Trench warfare – An Irishman’s Diary on the Battle of Cambrai
One of the Mark IV British tanks, nicknamed Deborah, was unearthed close to the village of Flesquières in northern France
The underground trenches dug by the Germans during the first World War exemplified their methodical defence of the Western Front.
The Germans dug deep into the chalky soil of northern France. Their intention was to hold on to the territory they had captured in 1914 at the beginning of the war until they won on the Eastern Front which occurred in late 1917. Their troops dug in for the long haul.
In late 1915 French troops captured a section of underground trenches in the Somme. They were astonished at what they found. German soldiers had built a veritable underground city with wood panelling, electric light, ventilation, bunk beds and spacious living quarters. It ought to have given the British pause for thought before they embarked on the disastrous Battle of the Somme.
The British and French built temporary trenches reflecting their offensive philosophy. The allies had no intention of allowing the Germans to become comfortable.
After the battles of Verdun and the Somme, the Germans retreated to a shorter, more easily defendable position in northern France, leaving a wasteland behind them. This became known as the Hindenberg Line, which included a 20km section of underground trench due west of the French town of Cambrai. It became known as Tunnel Trench.
This trench system ran 10 metres underground and was wired for demolition in event of being captured. It had wood panelling on the walls, electric light and a modicum of comfort for its occupants.
It was protected by a network of pillboxes above the surface known by suitably martial names – Jove, Mars, Vulcan and Juno. These were concrete reinforced steel pillboxes which could accommodate 50 men and five machine guns each.
The 16th (Irish) Division was tasked in November 1917 with the capture of a 2,000m section of Tunnel Trench near the village of Fontaine les Croiselles. This was the division’s first offensive operation since the disaster at Langemarck during the Battle of Passchendaele in August 1917, which cost the divisions 600 dead.
The attack was a diversion from the main offensive which was the deployment of the greatest number of tanks in history to that date.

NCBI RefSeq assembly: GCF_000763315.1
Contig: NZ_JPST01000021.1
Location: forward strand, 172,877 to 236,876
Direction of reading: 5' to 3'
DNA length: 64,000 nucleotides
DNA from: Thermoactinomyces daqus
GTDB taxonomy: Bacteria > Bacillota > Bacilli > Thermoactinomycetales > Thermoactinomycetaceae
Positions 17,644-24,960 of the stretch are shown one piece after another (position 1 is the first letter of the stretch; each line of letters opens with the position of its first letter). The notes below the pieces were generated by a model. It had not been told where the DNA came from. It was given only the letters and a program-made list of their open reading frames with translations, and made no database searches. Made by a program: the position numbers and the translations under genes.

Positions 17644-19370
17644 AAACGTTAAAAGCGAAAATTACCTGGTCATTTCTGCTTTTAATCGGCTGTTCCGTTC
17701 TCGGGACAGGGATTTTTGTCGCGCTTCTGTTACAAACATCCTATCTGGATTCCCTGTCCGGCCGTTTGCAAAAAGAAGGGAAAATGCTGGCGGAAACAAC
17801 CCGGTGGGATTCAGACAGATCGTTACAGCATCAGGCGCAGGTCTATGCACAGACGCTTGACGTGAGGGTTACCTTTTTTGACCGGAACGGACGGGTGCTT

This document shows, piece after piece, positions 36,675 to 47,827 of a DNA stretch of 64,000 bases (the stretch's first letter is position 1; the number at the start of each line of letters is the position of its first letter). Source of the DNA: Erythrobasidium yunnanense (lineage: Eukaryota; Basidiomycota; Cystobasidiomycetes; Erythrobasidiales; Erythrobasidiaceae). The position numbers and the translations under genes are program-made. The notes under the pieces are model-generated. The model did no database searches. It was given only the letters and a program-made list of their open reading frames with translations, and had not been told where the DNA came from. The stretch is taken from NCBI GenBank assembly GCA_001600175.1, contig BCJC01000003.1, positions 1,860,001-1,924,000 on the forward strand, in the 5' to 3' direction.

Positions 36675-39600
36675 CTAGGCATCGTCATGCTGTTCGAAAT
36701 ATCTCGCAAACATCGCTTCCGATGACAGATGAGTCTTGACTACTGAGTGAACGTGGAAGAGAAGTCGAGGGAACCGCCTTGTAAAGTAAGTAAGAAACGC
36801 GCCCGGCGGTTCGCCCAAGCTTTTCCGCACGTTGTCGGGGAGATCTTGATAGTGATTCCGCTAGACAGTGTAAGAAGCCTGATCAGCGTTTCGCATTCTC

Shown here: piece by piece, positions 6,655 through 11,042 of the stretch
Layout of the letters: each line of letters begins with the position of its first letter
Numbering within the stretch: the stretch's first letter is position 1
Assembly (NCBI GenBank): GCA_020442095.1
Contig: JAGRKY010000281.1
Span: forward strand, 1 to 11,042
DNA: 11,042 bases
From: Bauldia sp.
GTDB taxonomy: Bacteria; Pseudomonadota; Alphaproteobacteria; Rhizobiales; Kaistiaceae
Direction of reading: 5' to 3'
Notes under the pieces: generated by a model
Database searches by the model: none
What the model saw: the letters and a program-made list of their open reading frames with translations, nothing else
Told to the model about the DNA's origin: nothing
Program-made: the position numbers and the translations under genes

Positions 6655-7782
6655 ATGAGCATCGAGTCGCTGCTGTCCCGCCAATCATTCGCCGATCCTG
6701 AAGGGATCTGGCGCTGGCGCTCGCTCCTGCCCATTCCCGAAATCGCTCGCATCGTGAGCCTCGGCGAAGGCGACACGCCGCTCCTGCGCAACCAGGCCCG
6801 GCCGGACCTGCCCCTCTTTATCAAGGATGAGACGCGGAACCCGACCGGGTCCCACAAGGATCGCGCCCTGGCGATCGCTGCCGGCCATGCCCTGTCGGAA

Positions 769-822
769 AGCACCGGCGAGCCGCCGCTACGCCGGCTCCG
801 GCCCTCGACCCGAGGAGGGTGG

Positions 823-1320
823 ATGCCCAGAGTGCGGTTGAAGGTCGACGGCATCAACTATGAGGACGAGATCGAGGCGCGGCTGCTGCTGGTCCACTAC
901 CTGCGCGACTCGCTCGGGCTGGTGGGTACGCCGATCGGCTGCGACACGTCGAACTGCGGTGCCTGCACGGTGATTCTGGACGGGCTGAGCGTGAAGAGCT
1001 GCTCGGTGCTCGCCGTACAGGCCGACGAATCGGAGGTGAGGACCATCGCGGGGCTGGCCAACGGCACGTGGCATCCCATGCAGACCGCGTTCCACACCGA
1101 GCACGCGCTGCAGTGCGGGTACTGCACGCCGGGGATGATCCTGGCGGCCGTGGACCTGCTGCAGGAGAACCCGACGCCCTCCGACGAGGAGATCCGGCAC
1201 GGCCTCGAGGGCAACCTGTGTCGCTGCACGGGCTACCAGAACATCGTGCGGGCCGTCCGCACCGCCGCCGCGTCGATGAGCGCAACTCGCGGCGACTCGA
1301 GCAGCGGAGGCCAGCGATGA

The Battle of Cambrai involved some 400 of these lumbering beasts, which had first seen action at the Battle of the Somme in September 1916. They were deployed to break through the German lines, taking advantage of the firm ground.
The task allotted to the 16th was extremely dangerous. Fortunately, the training for the attack was thorough and the preliminary barrage highly effective.
The German lines were targeted with a “hurricane bombardment” lasting just a few minutes.
Every gun on the horizon opened up on a thunderous barrage which stunned the defenders.
Smoke canisters were fired into the German lines to give the impression a gas attack was under way.
The three brigades from the 16th dashed forward and captured the tunnel trenches with little loss.
Above ground, though, the situation was much more problematic.
Jove was retaken by the Germans and they were able to direct machine gun fire on to the advancing infantry.
A ferocious fire fight lasting an hour continued. A contingent from the 6th Connaught Rangers grimly held on “yielding their ground only inch by inch and leaving a trail of dead behind them”, according to one eyewitness report.
Three days later the 7th Leinsters finally captured Jove and found the bodies of dozens of men from the Connaught Rangers, including one who was found wrapped around a German. They had died in a death grip with each other.
More than half of the 240 men from the Connaught Rangers who had been involved in the original assault were killed or injured. Though the attack cost the 16th more than 800 casualties, it was deemed to be a success. The Battle of Cambrai was almost a success too.
At dawn on November 20th, six British divisions went over the top aided by tanks. They captured all their objectives. Hopes were raised that the British had finally found a way of circumventing the formidable German defences.
The British quickly drove a nine kilometre wedge into the German lines.
After the debacle of Passchendaele, this was hailed as an uncontested victory and church bells were ordered to ring in Britain, but the celebrations were premature. Tanks had been modified and greatly improved since their first outing at the Somme, but still they were prone to mechanical failure. The absence of reinforcements and the sheer size of the salient now held by British troops created new problems.
The Germans counterattacked with great precision. By early December all the gains made by the British had been given up. All they had to show for their actions were 44,000 casualties.
Two decades ago, one of the Mark IV British tanks, nicknamed Deborah, was unearthed close to the village of Flesquières in northern France. After being displayed for 17 years in a barn in the village, Deborah has now been moved to her new home as the centrepiece of the “Cambrai Tank Museum 1917”, which is due to be inaugurated on November 26th.